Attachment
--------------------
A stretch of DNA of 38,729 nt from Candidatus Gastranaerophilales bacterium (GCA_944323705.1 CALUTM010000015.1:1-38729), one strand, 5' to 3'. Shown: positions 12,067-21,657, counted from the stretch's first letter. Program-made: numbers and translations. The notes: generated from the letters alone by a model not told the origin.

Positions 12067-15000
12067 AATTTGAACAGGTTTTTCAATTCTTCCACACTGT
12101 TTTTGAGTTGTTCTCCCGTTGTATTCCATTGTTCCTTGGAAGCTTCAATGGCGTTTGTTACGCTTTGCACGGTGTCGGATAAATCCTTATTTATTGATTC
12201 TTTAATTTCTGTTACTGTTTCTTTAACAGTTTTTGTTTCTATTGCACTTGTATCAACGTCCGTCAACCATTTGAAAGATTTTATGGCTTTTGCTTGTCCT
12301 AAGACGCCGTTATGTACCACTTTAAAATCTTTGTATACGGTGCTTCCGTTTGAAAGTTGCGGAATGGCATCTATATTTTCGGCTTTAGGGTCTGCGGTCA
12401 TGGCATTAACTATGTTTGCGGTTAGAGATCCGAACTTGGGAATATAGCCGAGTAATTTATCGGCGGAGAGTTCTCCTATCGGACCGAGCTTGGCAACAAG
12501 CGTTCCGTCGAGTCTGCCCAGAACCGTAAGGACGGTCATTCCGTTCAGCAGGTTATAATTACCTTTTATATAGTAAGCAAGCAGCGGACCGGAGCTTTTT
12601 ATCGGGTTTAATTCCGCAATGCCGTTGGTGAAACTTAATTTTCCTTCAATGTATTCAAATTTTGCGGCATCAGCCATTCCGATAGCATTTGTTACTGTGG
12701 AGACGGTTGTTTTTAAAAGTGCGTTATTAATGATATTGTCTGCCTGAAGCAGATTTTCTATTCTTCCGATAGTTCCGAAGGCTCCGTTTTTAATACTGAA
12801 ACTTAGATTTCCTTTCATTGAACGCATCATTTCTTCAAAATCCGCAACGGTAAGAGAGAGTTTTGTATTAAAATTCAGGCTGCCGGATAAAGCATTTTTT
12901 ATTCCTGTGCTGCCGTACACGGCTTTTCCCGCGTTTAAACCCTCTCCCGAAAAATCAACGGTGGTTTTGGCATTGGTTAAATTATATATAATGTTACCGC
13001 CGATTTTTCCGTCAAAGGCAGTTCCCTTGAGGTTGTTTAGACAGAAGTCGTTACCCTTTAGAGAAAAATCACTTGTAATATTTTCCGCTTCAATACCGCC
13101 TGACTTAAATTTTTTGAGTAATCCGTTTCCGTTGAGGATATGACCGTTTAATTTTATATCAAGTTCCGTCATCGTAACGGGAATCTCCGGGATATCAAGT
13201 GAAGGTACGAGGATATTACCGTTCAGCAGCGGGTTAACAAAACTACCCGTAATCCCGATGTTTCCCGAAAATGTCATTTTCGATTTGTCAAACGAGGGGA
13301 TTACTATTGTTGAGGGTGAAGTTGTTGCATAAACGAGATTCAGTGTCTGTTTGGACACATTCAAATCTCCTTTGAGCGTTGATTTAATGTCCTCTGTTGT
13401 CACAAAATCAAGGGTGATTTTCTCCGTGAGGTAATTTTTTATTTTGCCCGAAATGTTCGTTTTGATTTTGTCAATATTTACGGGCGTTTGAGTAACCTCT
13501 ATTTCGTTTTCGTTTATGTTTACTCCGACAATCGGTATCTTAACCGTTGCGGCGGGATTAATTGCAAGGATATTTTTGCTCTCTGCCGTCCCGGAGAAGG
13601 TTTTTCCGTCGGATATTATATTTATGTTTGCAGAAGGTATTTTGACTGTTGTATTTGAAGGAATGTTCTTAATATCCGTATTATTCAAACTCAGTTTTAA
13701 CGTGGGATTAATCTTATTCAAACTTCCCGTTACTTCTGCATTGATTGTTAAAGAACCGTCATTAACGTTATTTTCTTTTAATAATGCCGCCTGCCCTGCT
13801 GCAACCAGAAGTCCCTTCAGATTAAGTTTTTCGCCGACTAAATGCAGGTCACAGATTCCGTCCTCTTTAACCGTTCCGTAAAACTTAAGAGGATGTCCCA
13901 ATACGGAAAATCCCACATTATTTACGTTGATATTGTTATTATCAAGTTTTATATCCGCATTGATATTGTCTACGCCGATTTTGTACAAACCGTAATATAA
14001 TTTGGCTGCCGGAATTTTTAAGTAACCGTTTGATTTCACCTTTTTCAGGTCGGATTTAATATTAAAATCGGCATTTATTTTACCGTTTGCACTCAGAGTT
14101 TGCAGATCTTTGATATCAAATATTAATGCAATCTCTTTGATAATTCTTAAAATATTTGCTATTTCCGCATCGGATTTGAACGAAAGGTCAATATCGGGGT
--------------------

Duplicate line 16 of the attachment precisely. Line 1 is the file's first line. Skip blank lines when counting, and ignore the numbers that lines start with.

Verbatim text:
13301 TTACTATTGTTGAGGGTGAAGTTGTTGCATAAACGAGATTCAGTGTCTGTTTGGACACATTCAAATCTCCTTTGAGCGTTGATTTAATGTCCTCTGTTGT